At the acquisition date:

Sales forecast (C millions)

Royalty rate

Royalty payment

100

5.00%

5

100

10.00%

10

Total

15 (a)

Probability

70.00% (b)

Fair value

10.5 = (a) x (b)

Journal entry at acquisition:

Net assets and goodwill

210.5

Cash

200.0

Contingent consideration

10.5

At year 1 after the acquisition date:

Sales forecast (C millions)

Royalty rate

Royalty payment

100

5.00%

5

200

10.00%

20

Total

25 (a)

Probability

90.00% (b)

Fair value

22.5 = (a) x (b)

The increase from the acquisition date is 12.0, which result in the following journal entry:

Income statement

12.0

Contingent consideration

12.0

To record the increase in the fair value of the royalty payment.

Future changes in the fair value of the contingent consideration based on expectations of sales continue to be recognised in the income statement at each reporting period.IFRS 3 Royalty arrangements

Something else -   M and A

IFRS 3 Royalty arrangements IFRS 3 Royalty arrangements IFRS 3 Royalty arrangements IFRS 3 Royalty arrangements IFRS 3 Royalty arrangements

Scenario: Acquisition of a business that includes future royalties payable to a seller

Background

Company A is a large pharmaceutical business that owns several compounds, including Compound X. Compound X recently received regulatory approval and Company A has contracted with a third party to manufacture Compound X. In addition, Company A has other contracts to purchase raw materials, has specific employees responsible for regulatory issues, and a dedicated sales force related to Compound X.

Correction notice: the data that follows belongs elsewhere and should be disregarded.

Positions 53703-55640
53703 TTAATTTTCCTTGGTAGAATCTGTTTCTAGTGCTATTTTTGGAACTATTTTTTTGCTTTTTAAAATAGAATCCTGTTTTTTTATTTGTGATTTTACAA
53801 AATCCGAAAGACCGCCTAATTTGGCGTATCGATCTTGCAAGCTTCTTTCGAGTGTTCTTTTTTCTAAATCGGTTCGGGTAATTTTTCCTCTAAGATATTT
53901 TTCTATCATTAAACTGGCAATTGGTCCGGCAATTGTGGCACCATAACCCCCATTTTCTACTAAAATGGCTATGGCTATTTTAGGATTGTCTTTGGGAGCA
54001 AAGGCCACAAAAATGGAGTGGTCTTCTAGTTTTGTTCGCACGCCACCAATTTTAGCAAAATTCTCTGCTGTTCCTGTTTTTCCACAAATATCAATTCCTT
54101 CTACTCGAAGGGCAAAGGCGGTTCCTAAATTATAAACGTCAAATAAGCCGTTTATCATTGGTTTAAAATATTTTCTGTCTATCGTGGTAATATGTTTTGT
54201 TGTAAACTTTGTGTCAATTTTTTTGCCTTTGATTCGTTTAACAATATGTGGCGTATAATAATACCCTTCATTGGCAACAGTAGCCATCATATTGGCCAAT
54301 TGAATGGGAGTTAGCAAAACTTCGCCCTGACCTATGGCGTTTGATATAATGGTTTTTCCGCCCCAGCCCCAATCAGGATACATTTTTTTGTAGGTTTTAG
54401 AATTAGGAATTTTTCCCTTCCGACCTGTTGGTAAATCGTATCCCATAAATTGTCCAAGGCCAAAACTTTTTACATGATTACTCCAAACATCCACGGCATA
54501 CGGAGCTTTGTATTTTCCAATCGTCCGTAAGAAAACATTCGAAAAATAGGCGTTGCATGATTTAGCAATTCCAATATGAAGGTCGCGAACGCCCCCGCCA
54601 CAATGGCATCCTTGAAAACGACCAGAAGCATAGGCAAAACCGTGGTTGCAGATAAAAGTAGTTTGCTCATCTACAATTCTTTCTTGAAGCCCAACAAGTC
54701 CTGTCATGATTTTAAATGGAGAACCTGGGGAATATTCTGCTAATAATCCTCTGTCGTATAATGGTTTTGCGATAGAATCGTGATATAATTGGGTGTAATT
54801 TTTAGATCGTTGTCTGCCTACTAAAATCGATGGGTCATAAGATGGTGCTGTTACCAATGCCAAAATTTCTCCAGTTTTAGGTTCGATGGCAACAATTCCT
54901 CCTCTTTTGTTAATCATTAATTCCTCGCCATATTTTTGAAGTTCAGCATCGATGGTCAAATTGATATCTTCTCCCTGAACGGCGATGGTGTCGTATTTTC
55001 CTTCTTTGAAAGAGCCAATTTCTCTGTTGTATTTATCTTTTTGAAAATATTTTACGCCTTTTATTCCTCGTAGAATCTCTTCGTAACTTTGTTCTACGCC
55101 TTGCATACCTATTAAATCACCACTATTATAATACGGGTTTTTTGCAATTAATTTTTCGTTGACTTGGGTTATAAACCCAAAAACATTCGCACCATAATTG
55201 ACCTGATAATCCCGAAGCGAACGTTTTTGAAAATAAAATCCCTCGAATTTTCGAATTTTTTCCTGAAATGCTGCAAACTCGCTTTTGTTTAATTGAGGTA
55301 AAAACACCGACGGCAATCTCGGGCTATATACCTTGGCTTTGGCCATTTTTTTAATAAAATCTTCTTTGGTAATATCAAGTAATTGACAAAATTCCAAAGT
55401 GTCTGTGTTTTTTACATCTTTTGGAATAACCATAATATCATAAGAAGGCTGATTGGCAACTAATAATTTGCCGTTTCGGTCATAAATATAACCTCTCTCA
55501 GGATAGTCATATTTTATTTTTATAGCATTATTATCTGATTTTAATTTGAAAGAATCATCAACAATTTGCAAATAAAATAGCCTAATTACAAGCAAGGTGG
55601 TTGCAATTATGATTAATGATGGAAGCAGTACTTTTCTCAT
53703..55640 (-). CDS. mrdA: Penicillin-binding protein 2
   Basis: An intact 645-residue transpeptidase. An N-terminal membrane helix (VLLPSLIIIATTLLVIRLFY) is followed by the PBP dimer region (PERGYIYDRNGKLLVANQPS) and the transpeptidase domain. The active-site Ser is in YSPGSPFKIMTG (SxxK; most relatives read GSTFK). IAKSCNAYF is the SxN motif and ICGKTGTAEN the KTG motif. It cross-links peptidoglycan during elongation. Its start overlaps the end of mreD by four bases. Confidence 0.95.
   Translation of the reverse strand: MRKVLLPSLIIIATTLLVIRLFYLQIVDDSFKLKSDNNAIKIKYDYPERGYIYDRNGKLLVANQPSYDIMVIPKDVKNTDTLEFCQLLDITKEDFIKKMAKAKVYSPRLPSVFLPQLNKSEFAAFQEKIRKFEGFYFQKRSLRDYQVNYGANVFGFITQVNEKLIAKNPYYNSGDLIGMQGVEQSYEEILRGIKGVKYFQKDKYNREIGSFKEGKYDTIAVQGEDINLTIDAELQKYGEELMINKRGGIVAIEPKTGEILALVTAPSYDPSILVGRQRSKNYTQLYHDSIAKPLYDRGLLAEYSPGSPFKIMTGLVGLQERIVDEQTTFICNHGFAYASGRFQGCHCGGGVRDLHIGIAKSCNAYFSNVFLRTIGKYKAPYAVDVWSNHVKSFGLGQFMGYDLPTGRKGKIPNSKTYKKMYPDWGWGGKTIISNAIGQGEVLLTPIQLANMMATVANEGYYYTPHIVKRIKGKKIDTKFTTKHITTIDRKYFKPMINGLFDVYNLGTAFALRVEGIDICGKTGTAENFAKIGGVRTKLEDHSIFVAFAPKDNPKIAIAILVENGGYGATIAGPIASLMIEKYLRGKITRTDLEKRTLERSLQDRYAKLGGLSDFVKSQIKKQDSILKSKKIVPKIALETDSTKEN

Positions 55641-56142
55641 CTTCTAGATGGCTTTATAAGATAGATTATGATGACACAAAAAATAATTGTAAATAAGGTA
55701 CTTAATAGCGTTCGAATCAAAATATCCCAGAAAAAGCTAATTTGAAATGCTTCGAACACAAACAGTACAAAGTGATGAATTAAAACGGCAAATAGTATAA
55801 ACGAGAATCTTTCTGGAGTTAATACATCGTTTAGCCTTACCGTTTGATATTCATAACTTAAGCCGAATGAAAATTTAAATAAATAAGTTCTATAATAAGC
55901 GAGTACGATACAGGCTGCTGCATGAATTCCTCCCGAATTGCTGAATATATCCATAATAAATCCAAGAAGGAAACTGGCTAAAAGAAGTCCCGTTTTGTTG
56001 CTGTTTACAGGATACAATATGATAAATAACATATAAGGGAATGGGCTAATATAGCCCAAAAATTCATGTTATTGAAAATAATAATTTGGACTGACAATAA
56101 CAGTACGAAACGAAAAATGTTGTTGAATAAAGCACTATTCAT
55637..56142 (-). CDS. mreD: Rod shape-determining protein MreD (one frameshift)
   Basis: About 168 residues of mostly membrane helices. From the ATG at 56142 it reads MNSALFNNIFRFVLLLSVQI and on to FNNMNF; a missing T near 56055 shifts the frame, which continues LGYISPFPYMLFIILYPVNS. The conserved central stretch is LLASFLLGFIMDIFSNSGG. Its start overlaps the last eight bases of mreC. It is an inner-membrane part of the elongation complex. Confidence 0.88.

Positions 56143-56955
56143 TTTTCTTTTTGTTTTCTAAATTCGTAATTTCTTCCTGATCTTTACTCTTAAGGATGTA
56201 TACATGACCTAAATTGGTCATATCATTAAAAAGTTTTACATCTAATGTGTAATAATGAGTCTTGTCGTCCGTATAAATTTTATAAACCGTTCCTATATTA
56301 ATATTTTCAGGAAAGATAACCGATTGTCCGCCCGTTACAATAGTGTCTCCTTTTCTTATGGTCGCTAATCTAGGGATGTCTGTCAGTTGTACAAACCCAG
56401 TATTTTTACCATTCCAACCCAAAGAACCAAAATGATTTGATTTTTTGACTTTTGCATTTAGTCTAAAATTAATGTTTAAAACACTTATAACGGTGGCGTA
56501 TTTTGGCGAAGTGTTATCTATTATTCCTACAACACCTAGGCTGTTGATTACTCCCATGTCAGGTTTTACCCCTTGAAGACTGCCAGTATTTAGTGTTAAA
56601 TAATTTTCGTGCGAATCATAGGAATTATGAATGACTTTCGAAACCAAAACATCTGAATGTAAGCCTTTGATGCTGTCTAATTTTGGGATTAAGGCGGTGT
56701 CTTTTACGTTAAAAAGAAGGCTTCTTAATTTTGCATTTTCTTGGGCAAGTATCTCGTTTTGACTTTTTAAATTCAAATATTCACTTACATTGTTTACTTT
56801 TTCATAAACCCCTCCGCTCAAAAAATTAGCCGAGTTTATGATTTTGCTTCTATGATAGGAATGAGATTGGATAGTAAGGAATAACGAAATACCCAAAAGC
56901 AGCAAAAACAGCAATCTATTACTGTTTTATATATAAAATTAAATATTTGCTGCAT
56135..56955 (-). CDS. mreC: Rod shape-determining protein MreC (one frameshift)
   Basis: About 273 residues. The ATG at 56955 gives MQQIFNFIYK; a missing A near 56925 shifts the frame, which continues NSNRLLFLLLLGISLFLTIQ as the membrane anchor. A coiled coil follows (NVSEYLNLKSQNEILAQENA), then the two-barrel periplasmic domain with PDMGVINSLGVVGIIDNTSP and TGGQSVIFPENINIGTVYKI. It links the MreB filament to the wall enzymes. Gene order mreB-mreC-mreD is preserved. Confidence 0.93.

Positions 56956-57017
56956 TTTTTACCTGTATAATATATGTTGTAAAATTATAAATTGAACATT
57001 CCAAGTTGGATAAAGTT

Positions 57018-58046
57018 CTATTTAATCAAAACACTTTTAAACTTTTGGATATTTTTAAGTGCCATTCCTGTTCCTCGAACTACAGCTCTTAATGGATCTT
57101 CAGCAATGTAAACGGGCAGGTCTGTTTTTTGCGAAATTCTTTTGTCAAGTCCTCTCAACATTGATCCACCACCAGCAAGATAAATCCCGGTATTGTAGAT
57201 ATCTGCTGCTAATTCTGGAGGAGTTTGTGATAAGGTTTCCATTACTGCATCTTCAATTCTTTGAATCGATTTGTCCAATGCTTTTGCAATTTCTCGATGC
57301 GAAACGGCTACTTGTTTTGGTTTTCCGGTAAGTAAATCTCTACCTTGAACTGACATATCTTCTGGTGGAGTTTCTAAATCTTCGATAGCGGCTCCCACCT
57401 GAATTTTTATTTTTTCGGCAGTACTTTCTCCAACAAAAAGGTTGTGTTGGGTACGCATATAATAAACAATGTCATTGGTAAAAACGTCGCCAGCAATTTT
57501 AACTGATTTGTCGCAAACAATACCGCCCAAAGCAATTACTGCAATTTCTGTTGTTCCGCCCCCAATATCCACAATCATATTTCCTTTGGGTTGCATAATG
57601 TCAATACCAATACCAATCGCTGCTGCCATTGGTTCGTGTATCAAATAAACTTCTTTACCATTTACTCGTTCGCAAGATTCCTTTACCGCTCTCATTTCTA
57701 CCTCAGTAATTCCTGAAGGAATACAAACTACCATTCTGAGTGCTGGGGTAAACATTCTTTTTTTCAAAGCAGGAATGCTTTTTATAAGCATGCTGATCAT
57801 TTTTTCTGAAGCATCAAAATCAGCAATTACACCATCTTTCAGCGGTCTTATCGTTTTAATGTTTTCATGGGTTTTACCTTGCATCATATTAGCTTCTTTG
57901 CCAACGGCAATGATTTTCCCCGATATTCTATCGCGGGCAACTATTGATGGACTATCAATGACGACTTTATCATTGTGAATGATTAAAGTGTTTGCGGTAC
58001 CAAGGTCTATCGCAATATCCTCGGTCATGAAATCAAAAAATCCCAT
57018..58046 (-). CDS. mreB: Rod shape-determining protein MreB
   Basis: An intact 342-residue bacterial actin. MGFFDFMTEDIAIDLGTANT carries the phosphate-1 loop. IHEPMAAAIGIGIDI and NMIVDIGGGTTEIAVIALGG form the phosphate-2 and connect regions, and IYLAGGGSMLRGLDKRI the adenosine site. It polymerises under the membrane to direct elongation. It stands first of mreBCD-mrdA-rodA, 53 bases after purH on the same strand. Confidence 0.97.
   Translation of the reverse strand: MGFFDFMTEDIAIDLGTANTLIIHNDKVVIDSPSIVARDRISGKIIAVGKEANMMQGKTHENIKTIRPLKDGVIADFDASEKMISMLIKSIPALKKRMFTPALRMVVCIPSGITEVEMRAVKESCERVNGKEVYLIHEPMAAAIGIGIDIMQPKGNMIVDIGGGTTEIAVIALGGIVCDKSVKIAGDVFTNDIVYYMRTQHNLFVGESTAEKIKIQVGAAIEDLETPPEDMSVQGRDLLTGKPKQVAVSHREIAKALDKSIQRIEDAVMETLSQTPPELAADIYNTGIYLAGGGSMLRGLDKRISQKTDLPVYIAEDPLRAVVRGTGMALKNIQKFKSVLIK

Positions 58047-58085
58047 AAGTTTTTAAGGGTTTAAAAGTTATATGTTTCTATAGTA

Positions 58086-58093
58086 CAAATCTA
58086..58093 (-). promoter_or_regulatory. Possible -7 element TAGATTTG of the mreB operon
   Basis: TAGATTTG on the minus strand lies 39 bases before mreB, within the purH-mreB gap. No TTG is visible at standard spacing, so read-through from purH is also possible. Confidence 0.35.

Company B enters into an agreement to acquire Compound X from Company A. The acquisition of Compound X includes transfer of the third-party manufacturing agreement and existing contracts for raw materials, and the fixed assets specific to Compound X, as well as certain employees dedicated to sales of Compound X. Company B determines that the set of acquired assets includes inputs, processes, and outputs and therefore concludes that the purchase of Company X constitutes a business.

Company B makes an up-front cash payment to Company A. Company B also agrees to pay Company A future royalties of 5% of the net sales of Compound X for the next three years.

How should Company B account for the royalty payments due to Company A?

Analysis –IFRS and US GAAP

Because it is the acquisition of a business, the future royalty payments to Company A (the seller) meet the definition of contingent
consideration under both US GAAP and IFRS. Company B would record a liability equal to the fair value of the expected future royalty payments on the date of acquisition.

Company B would need to consider the key inputs of the arrangement and market participant assumptions when determining the fair value of the contingent consideration, including estimates of the amount, timing, and likelihood of expected royalties. The estimated fair value of the future royalty payments would be marked to market through earnings until the contingency is resolved.

Note that the valuation of acquired Compound X, if determined using a discounted cash flow model, would need to exclude any estimated future cash outflows already accrued as contingent consideration.

 

Also read – IFRS 3 Royalty arrangements

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Something else -   Accounting treatment acquisition of a business or assets

IFRS 3 Royalty arrangements